The short-sightedness of Indian cricket administrators could be a bonus for fans of Major League Baseball.
Military grade thermal imaging cameras that have improved the television spectacle in cricket and helped on-field umpires cut out some — but not all — mistakes will be tried at the World Series.
The cameras spot the friction-heat generated when a ball hits a bat or players' protective padding and gloves. Little nicks or glances that the naked eye may miss because the ball is travelling so fast and the contact is so slight often show up nicely, as a white mark, with the images generated by the Hot Spot system.
But Australian Warren Brennan, who supplies the cameras for cricket, feels that the game's power-brokers in India — which, with its hundreds of millions of fans is increasingly the centre and future of cricket's universe — don't appreciate and thus don't deserve his technology. So Brennan withdrew his services for India's upcoming series of one-day games against England and is instead shipping three of his cameras to the United States, for use by broadcaster Fox Sports.
In the World Series, the two French-made and one Israeli-made cameras will be trained on the batter, one on both sides to cover both left- and right-handers, with the third at the front, Brennan says.
The images won't be used to help adjudicate games, as they are in cricket. But, if Fox likes them, they might be broadcast to viewers, perhaps sometime into Game 1 or from Game 2, adding a dimension to their understanding of the action. Until Brennan actually gets to use the cameras in the World Series, he cannot be sure what results he'll get with baseball.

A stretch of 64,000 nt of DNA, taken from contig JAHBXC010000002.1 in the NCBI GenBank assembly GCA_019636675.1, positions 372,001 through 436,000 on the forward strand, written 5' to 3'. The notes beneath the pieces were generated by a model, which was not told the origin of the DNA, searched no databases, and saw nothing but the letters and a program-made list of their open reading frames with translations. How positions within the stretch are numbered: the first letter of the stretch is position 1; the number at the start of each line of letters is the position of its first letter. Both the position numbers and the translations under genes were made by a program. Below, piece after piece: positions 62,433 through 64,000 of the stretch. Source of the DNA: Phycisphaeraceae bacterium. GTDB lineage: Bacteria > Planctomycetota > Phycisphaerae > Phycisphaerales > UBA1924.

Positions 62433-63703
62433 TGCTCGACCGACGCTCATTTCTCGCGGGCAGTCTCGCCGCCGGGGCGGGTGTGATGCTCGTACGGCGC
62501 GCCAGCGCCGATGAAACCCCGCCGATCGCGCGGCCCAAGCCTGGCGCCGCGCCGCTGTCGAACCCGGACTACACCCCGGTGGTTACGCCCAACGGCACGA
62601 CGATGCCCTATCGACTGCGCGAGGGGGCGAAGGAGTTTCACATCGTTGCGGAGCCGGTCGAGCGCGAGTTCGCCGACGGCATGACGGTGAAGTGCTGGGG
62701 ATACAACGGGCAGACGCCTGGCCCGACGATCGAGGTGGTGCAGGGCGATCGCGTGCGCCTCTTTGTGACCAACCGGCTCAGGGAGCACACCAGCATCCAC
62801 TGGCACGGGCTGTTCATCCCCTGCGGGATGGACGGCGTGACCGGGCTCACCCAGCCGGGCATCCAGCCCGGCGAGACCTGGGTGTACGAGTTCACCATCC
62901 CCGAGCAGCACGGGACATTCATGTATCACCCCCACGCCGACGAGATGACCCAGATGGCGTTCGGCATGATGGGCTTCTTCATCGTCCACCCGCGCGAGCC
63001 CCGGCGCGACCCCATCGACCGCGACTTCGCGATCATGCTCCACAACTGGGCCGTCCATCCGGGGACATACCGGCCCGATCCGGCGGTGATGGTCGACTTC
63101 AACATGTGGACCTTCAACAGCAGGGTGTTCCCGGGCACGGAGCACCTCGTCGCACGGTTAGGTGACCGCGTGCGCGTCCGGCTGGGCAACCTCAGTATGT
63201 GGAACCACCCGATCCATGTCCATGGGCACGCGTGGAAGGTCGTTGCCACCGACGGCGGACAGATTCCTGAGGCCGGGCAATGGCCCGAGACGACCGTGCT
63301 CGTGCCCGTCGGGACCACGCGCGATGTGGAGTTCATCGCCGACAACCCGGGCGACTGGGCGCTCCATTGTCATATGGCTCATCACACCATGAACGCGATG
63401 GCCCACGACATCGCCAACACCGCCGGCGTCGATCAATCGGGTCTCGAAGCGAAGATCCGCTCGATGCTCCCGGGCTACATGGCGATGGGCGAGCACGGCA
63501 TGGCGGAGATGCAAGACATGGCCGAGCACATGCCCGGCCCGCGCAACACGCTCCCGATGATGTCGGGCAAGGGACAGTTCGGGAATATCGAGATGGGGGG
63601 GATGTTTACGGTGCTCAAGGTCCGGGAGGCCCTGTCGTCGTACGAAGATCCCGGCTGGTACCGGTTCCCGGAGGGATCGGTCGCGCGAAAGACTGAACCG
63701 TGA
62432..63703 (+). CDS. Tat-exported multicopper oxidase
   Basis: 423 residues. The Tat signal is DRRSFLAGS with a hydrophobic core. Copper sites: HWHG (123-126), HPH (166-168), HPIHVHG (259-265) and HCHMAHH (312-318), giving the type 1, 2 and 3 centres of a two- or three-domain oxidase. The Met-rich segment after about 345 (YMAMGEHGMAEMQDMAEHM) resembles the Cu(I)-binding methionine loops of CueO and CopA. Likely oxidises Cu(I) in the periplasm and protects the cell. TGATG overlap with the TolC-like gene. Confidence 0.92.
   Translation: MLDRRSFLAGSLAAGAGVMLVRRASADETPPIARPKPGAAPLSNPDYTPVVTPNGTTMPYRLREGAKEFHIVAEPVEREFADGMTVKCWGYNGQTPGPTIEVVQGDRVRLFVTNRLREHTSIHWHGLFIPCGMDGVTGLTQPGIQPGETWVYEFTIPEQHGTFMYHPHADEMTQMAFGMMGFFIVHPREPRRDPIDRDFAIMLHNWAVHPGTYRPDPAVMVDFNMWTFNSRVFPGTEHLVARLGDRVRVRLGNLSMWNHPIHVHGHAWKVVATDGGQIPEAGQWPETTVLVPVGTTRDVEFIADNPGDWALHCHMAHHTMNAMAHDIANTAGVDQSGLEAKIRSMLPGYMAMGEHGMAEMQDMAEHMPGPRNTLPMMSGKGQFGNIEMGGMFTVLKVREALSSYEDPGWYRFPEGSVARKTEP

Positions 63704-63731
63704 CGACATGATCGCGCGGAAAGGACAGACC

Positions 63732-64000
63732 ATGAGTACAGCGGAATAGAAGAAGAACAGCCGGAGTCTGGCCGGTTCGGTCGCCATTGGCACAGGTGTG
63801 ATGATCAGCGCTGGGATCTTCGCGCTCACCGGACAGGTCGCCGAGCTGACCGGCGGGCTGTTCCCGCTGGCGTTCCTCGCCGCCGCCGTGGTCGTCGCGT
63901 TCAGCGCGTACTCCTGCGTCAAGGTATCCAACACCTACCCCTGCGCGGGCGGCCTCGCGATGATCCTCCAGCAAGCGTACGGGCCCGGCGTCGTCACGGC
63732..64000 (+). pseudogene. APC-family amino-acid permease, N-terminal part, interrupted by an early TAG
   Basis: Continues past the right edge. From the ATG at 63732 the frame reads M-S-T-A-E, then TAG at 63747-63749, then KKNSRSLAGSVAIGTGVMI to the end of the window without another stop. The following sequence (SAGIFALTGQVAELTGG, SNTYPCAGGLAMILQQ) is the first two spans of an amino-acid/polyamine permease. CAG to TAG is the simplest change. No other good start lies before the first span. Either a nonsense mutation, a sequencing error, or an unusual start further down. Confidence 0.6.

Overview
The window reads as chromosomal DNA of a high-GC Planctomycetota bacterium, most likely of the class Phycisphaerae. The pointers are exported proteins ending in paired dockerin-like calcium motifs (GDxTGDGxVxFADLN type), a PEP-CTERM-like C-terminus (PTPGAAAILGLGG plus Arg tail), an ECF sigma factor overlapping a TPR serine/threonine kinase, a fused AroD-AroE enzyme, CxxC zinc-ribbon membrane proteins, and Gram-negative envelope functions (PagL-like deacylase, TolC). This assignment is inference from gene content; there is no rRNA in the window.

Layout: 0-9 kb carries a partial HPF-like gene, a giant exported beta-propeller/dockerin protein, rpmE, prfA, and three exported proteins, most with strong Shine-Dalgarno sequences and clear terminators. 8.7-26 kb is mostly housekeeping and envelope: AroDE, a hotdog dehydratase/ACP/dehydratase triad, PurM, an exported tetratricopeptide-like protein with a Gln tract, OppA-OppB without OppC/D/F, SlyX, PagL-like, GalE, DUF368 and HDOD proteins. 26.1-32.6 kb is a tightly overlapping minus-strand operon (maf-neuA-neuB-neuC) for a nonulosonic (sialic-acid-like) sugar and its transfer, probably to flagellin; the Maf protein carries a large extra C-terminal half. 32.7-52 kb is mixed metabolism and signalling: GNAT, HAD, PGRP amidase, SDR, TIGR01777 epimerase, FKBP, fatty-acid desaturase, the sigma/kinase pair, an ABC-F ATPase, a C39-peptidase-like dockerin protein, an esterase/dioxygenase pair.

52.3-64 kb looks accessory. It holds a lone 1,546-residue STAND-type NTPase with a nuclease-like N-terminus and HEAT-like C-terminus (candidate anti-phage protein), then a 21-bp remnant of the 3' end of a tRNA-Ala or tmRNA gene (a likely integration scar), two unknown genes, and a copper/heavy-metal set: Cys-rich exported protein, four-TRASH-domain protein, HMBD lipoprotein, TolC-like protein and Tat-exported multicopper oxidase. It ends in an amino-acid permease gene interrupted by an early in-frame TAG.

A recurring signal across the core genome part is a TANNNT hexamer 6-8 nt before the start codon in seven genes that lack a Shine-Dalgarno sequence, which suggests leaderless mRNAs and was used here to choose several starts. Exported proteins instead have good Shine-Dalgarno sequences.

But, conceivably, Hot Spot could show just how sweetly a player thumped a home run or may detect things umpires miss. That could include, say, the faint touch of a ball on a batter's wrist or uniform — which, according to baseball's rules, should send him to first base.
"The proof's always in the pudding with these type of things," Brennan said in a phone interview. "We'll just have to take it there, you know, and try it during the games and see whether we get a similar type of results as we get for cricket, and just go from there."
"A nice big home run off the middle of the bat might come up fantastically well, and the Americans might think that's better than sliced bread. It's all about their impression, really. It's not what I think might work and might not work."
"The Americans do tend to look at things more from an entertainment-type perspective of trying to build things up and make things, you know, big and sort of interesting," he added.
"The only reason that we can come over is because we've got spare cameras that aren't now going to India."
Fox wants "to look at bat-on-ball type contact and when the ball hits the side of the bat ... They're the sort of clients that we love to work for and, you know, that support us 100 per cent."
Unlike the Board of Control for Cricket in India.
It has blown hot and cold — well, mostly cold — about the use of technology in umpiring. It agreed to use Hot Spot for its ill-fated tour of England this summer, when the English whitewashed the test series 4-0 to wrest away the Indians' crown as the world's No.1 side.
Some disputed calls involving Hot Spot — "We probably did miss a couple, where the player did hit it and it didn't show up on Hot Spot," Brennan said — in that series subsequently led to a U-turn from the BCCI. In September, its president called Hot Spot "insufficient" and said the BCCI no longer wants umpiring technology, called the Decision Review System or DRS in cricket, at least not in its present form.